One thing La Roux decidedly isn’t is young, foolish and green (it’s a touching lyric in her new single Let me Down Gently). It was five years ago La Roux won a Grammy, had world-wide hits with In For The Kill and Bulletproof and was a red-headed Annie Lennox re-incarnate with an 80s new wave quiff and a sound to match. Then it all went silent. For f-i-v-e years. It’s a touch of self mocking irony the new album is called Trouble in Paradise. For La Roux it seemed to be a case of be careful what you wish for. After the success of the hit filled debut album, Elly split with her songwriting partner, (the other part of La Roux, Ben Langmaid) suffered debilitating panic attacks and lost her ability to sing. As she says in an interview with the Guardian: “I thought my career was over.” Whatever those troubles were, they seem a long-lost memory now. Elly Jackson is back! And she is just as seductively Annie, although a bit softer in the emotionally charged Let Me Down Gently. The tone is muted, but the spirit is as blazing as the red bullet of hair charging through the foggy moors in the elegant video. I heard someone describe Let me Down gently as forlorn, but I don’t hear the sadness. Only courage in the face of inevitability. He has already decided to leave.
The very first thing I want to offer you is an explanation. I Made You A Mixtape has been silent for better part of three months now. Oh, I have thought of you often. I have berated myself many times for having the inclination but not the occasion. I have felt the pull of the silver strings and the frustration of music slipping by. In the end my explanation is a very prosaic one. I have started another website with a friend of mine, and the setting up and creation of a whole online presence has been time-consuming, an all-embracing learning curve of a bonanza. And the whole time I felt a bit sheepish, like I was cheating on I Made You A Mixtape, even though I always knew I would return to my first love, music. So, Marthafied is now up and running and doing its own thing and I am finally back from the cyberspace trenches, so… whadda’ya say- shall we dance?
Imagine the tiled dance floor that lights up with different colours in time to the beat. Maybe there’s a disco ball glittering up above, and the smoke surrounding the floor is the tobacco kind, not the dry synthetic kind. That’s Nile Rodgers riffing on the guitar. The groove chugs along as you close your eyes and try to remember some Travolta moves, but in the end it doesn’t matter anyway, the rhythm is gonna move you. But then you wake up…hang on a second… what year is it?! It’s 2013 and Daft Punk are breaking Spotify streaming records with their chic disco ripple, their first single in eight years. They do have disco legend Nile Rodgers on guitar and the falsetto toned Pharrell Williams on vocals and according to some, also possibly the biggest (and most anticipated) album of the year in their hands. Wether it’s because the music landscape has missed these electro robots (Guy-Manuel de Homem-Christo and Thomas Bangalter from Paris, France) or they are spinning one of the most successful promo campaigns in modern history, (a cookie crumb trail of teaser clips during SNL and Coachella which out buzzed the bands actually performing there) many are hailing Get Lucky the first big hit of Summer of 2013. Whilst most of the artists on the charts try to sound like it’s 1990s again, Daft Punk are playing with the past. Literally. Not only do they have the already mentioned Nile Rogers on board, they hired 80s session pros to fill in the musical puzzle. Y’know, the guys who were the slick machine behind Michael Jackson and his peers. In an interview De Homem-Christo said “The 70s and the 80s were the tastiest era for us.” For you and me both, brother, for you and me both.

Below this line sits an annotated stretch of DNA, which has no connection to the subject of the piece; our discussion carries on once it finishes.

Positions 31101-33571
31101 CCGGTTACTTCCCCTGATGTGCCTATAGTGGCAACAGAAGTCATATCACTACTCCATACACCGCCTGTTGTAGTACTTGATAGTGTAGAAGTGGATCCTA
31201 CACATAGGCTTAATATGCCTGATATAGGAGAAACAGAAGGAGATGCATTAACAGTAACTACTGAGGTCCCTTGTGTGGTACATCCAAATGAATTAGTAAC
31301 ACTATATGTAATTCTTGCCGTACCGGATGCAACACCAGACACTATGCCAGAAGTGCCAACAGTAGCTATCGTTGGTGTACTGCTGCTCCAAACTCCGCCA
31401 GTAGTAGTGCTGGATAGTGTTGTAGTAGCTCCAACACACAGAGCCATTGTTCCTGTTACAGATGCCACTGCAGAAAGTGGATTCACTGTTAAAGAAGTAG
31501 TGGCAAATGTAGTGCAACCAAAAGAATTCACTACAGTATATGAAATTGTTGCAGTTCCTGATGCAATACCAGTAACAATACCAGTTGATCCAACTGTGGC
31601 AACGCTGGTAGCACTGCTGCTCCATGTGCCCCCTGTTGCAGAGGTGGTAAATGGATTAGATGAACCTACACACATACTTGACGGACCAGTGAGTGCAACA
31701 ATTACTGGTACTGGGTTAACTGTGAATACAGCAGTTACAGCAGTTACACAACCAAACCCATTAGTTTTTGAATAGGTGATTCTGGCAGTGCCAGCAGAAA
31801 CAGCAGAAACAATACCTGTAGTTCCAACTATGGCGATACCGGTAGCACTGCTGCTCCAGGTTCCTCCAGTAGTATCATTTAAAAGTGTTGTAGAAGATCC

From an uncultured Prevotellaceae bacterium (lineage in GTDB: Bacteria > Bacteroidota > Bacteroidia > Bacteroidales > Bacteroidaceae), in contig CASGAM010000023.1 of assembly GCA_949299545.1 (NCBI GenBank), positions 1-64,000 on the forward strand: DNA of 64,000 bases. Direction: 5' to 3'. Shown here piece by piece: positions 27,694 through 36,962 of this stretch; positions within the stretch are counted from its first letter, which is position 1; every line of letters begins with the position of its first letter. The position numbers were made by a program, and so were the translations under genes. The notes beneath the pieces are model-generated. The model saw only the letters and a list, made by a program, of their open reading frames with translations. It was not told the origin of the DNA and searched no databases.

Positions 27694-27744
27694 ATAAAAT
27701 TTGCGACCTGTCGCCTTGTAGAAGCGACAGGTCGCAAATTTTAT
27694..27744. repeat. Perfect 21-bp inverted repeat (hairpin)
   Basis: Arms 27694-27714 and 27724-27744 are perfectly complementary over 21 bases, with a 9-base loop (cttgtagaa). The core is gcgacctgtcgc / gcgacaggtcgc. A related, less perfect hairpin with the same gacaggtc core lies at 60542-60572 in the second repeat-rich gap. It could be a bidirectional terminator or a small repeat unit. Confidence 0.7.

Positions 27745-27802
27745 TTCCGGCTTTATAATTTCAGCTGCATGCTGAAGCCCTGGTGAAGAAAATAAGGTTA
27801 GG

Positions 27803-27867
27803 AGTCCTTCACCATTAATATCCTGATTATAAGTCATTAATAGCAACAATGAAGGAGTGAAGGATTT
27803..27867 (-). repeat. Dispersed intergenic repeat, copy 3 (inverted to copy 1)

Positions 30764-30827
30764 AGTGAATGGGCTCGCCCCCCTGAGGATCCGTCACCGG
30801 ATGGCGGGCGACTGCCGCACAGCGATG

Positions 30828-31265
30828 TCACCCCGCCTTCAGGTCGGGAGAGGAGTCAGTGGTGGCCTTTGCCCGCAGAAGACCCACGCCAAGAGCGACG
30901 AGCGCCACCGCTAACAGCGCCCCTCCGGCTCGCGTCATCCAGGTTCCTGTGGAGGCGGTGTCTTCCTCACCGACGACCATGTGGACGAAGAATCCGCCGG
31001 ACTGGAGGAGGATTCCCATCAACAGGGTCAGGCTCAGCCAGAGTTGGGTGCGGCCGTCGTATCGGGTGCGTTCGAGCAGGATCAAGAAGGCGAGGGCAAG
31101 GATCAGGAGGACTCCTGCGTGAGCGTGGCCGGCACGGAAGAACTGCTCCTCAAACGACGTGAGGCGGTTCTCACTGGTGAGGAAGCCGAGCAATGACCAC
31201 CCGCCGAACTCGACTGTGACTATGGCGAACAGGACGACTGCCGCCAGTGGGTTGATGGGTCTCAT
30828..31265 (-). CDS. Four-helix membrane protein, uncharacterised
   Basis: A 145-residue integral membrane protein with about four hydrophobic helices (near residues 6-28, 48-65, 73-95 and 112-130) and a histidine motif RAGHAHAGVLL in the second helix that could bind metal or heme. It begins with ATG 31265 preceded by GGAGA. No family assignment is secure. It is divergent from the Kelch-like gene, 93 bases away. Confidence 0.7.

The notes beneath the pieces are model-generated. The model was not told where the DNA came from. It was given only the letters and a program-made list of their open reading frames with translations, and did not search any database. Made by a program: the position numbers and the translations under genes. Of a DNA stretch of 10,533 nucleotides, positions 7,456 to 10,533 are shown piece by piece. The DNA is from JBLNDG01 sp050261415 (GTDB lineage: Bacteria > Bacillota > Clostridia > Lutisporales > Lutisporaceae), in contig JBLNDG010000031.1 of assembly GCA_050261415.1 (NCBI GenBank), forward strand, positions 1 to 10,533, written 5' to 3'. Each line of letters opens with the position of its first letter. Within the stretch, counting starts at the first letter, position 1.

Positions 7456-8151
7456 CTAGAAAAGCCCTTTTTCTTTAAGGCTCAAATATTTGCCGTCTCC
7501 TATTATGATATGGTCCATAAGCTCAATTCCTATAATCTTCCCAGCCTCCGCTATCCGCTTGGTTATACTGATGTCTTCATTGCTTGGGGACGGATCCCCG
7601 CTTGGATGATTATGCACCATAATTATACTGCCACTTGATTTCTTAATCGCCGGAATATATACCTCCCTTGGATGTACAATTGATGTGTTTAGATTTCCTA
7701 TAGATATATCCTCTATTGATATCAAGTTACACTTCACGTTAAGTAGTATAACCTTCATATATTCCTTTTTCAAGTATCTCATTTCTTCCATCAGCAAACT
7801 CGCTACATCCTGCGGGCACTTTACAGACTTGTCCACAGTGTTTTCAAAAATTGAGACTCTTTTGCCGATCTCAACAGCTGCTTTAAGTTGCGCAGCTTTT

Simplicity isn’t simple. It simply burrows to the brain quicker, stays there longer and delivers it’s impact in shorthand. The indie talent delivering a straightforward wallop as synth pop trio Divine Fits is staggering. All the more so as I have never heard of any of them. Google them and words like “gods” and “supergroup” ping like baseline volleys from one site to the next. I naively thought I had discovered a fresh little band from LA reminding me of Soft Cell circa 1981. Britt Daniel of Spoon, Dan Boeckner of Wolf Parade and Sam Brown of New Bomb Turks (I believe you blog world, but seriously who?) are taking a break from being indie royalty by flexing their new wave muscles on “My Love Is Real”, a no frills love song much in the vein of Soft Cell’s “Tainted Love“. Maybe its my ‘no attention span nor tolerance for bullshit’ middle age years that made me take to this song like duck to water. You don’t need all the bells and whistles when all you really need to say about love is right here. Isn’t it always real until it stops?